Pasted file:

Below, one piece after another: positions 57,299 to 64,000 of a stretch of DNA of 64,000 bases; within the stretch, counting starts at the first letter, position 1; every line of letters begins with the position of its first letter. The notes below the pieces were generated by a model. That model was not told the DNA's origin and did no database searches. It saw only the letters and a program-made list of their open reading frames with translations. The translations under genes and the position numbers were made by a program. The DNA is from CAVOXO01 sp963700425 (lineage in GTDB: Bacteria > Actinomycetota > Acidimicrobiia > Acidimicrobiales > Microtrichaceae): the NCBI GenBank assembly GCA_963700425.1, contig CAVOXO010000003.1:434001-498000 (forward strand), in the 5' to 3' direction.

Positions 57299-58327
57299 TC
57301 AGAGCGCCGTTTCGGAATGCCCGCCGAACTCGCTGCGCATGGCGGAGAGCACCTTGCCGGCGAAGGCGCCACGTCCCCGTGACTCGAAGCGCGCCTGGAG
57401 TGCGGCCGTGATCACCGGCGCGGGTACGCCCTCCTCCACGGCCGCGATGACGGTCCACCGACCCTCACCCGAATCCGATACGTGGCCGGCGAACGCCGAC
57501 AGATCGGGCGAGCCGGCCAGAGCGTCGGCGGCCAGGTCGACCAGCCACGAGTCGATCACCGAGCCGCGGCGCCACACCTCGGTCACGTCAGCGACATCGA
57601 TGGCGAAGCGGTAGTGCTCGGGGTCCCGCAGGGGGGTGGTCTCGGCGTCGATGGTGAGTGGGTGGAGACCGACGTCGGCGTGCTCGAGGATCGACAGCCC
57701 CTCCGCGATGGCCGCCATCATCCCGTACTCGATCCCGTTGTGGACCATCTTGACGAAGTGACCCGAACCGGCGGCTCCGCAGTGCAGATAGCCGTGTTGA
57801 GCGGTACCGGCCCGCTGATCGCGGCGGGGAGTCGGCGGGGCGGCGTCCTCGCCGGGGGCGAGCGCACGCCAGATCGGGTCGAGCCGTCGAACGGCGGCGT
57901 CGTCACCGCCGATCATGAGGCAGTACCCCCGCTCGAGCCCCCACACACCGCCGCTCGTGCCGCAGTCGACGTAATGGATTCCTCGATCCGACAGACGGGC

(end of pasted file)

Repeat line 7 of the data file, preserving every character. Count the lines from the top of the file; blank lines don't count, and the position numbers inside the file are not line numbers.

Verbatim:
57601 TGGCGAAGCGGTAGTGCTCGGGGTCCCGCAGGGGGGTGGTCTCGGCGTCGATGGTGAGTGGGTGGAGACCGACGTCGGCGTGCTCGAGGATCGACAGCCC